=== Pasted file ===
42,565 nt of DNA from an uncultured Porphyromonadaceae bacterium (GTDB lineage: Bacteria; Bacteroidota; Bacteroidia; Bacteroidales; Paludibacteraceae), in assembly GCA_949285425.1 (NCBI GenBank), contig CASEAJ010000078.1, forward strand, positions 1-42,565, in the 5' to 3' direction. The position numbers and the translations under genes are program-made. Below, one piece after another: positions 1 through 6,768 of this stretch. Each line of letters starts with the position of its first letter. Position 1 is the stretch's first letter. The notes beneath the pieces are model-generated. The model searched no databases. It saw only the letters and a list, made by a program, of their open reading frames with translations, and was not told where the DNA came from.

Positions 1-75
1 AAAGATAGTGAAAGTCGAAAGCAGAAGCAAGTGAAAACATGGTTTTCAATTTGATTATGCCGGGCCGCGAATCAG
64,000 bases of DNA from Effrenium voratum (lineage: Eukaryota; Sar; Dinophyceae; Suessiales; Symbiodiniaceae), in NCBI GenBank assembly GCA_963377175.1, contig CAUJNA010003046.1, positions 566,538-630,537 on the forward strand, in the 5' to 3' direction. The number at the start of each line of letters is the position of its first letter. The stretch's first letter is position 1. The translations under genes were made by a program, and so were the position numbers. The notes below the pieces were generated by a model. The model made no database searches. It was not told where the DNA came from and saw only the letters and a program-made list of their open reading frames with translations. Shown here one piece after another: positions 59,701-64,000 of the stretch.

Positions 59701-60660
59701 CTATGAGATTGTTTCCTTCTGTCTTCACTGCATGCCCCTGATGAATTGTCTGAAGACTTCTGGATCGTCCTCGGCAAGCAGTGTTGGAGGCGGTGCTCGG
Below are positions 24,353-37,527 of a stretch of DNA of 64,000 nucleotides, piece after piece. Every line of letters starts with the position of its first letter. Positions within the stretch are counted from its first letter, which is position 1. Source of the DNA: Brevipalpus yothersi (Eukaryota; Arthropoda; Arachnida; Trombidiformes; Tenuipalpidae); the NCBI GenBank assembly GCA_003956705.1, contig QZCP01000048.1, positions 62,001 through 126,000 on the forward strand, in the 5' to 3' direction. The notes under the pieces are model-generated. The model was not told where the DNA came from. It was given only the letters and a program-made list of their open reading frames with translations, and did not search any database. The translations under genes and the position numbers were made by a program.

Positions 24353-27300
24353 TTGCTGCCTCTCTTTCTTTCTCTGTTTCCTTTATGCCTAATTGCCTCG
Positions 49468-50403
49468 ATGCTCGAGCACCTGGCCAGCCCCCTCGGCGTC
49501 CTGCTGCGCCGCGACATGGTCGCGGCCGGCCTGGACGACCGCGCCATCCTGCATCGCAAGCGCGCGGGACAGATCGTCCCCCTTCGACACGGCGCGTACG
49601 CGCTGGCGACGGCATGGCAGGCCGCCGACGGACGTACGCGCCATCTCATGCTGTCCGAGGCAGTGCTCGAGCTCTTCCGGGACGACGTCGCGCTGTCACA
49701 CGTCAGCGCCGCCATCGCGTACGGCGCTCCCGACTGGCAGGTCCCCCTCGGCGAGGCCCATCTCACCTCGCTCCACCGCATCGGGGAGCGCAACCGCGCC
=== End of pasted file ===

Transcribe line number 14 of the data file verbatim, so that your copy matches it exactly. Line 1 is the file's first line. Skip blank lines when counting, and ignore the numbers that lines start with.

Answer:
49701 CGTCAGCGCCGCCATCGCGTACGGCGCTCCCGACTGGCAGGTCCCCCTCGGCGAGGCCCATCTCACCTCGCTCCACCGCATCGGGGAGCGCAACCGCGCC